“ No. After you reach your limit of comprehension, you may say, all beyond that is infinite,—but you only push the object of your thought out of view. After you have reiterated the years till you are tired, you say, beyond that is infinite. You only mean that you are tired of computing and adding.”

“ Then you cannot believe in an Infinite Creator ? ” said the minister.

“ I can believe in nothing that is not founded on reason. I should be very glad to believe in an Infinite Creator, only it is entirely impossible, you see, for the mind to conceive of a being who is not himself created.”

“ Yet you can believe in a world that is not created ? ” said the minister. “You can believe that a world full of adaptations, full of signs of intelligence and design, could be uncreated. How do you make that out ? ”

“ There remains no greater difficulty to me,” said Remington, “ in believing in an uncreated world than you have in believing in an uncreated God. Why is it stranger that Chaos should produce harmony than that Nothing should produce God ? ”

He looked at us, smiling as he said this, which he evidently considered unanswerable.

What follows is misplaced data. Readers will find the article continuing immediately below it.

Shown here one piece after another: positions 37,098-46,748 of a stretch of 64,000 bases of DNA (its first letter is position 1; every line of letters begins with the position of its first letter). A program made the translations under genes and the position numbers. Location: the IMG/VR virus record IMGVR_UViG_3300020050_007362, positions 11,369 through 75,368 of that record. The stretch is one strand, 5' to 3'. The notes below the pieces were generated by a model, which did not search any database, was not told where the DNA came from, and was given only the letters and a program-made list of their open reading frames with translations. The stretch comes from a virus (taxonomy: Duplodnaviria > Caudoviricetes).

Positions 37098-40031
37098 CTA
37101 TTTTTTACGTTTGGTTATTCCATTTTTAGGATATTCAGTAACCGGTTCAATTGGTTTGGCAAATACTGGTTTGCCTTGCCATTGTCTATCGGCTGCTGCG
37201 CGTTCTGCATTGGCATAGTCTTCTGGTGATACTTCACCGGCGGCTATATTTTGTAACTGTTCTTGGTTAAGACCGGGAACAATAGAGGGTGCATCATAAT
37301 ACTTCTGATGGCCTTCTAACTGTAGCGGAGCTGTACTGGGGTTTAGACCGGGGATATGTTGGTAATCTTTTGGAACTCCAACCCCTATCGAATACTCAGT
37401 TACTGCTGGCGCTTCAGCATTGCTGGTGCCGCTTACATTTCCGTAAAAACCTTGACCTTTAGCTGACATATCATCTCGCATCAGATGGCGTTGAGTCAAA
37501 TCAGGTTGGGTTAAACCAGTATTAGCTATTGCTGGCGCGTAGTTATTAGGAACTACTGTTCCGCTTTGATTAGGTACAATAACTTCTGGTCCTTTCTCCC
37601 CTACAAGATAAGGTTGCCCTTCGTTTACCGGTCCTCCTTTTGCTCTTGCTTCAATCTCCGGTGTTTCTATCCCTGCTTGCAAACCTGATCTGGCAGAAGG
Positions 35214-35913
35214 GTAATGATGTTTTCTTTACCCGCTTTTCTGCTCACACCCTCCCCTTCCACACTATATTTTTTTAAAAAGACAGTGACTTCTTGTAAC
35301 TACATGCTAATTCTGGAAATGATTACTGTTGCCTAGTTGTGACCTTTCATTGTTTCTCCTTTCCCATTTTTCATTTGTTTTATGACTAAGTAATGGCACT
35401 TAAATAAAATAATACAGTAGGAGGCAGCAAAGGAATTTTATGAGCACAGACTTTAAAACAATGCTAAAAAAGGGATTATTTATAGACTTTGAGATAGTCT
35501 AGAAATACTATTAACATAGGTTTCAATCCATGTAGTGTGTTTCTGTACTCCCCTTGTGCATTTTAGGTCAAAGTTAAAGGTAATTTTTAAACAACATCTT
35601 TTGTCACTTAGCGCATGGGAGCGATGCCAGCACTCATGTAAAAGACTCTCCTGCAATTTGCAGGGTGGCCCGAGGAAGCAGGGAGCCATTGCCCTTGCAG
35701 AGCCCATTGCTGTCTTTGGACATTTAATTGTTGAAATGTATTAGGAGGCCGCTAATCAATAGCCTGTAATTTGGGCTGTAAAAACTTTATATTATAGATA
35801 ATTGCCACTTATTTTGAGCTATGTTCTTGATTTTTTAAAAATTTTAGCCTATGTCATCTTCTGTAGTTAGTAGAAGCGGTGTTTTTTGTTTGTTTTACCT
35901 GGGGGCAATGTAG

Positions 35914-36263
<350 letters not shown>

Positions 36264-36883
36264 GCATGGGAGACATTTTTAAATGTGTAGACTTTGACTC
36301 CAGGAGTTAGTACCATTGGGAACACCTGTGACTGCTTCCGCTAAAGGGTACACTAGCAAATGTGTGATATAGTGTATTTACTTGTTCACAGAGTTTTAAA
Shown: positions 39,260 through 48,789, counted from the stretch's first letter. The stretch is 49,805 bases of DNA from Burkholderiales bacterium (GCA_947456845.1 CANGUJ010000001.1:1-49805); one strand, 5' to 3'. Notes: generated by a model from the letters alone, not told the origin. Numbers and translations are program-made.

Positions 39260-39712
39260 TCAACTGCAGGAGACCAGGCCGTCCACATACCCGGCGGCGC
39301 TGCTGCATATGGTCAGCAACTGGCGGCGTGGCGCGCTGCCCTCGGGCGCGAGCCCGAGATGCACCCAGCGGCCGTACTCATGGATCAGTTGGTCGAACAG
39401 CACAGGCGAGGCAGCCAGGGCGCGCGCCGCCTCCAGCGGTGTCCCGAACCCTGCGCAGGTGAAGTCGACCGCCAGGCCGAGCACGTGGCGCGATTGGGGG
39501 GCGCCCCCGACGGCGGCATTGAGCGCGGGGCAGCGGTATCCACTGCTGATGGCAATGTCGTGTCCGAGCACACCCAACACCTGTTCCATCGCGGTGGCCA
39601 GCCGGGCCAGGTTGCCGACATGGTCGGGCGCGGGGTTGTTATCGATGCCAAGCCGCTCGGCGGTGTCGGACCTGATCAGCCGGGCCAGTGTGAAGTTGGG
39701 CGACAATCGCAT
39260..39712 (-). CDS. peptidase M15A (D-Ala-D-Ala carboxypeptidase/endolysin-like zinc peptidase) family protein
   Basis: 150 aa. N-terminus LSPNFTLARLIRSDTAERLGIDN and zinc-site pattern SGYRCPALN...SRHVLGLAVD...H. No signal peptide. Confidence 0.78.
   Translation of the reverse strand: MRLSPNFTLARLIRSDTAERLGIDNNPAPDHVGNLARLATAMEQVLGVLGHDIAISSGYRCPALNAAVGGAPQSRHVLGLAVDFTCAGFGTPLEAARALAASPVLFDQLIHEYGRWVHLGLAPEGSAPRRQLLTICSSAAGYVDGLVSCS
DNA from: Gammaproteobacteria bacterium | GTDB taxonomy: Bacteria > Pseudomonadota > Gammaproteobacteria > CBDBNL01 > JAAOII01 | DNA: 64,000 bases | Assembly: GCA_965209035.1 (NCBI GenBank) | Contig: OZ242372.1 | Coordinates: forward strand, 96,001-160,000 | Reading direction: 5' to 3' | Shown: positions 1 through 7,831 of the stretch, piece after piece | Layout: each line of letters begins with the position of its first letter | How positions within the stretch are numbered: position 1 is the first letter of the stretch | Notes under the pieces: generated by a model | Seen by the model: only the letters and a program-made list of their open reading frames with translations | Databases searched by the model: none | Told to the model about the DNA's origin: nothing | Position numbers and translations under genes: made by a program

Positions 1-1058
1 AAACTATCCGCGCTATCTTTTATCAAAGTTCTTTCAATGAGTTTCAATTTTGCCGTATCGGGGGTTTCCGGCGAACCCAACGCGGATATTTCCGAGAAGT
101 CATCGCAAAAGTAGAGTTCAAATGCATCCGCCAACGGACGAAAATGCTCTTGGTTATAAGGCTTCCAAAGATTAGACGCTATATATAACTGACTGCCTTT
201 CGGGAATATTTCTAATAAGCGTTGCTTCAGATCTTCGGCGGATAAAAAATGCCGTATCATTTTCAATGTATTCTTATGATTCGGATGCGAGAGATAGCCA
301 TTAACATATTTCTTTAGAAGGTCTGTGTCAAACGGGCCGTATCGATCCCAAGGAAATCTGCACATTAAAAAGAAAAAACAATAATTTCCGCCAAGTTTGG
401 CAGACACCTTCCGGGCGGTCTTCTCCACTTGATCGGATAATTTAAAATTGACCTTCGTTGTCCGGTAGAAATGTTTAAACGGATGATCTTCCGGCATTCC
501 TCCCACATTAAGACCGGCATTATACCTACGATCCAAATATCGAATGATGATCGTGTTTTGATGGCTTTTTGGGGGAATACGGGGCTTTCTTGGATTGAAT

“ You are quite right,” said my husband, gravely. “ It is impossible that nothing should produce God, and therefore I say God is eternal. It is not impossible that something should produce the world, and therefore I believe the world is not eternal. That point is the one on which the whole argument hangs in my mind.”

“ It does not become me to dispute a clergyman,” said Mr. Remington, smiling affectedly, as if only courtesy prevented his coming in with an entirely demolishing argument.

To my great surprise Lulu instantly answered, and with an intelligence that showed she had followed the argument entirely, —

“ 1am certain, George, that Mr. Prince has altogether the best of it. Yours is merely a technical difficulty, — merely words. You can conceive a thousand things which you can never fully comprehend. And this, too, is a proof of the Infinite Father in our very reasoning, — that, if we could comprehend Him, we should be ourselves infinite. As it is, we can believe and adore,—and, more than that, rejoice that we cannot in this finite life of ours do more.”

“ If we believed we could comprehend Him,” said I, “ we should soon begin to meddle with God’s administration of affairs.”

“ Yes,—and in fatalism I have always thought there was a profound reverence,” said Lulu.

“ Oh, are you going into theological mysteries, too ? ” said Remington, with a laugh in which none of us joined ; “ what care you, Lulu, for the quiddities of Absolute Illimitation and Infinite Illimitation ? After all, what matters it whether one believes in a God, who you allow to be the personation of all excellence, if only one endeavors to act up to the highest conceivable standard of perfection,— I mean of human perfection,— leaving, of course, a liberal margin for human frailties and defects ? One would n’t like to leave out mercy, you know.”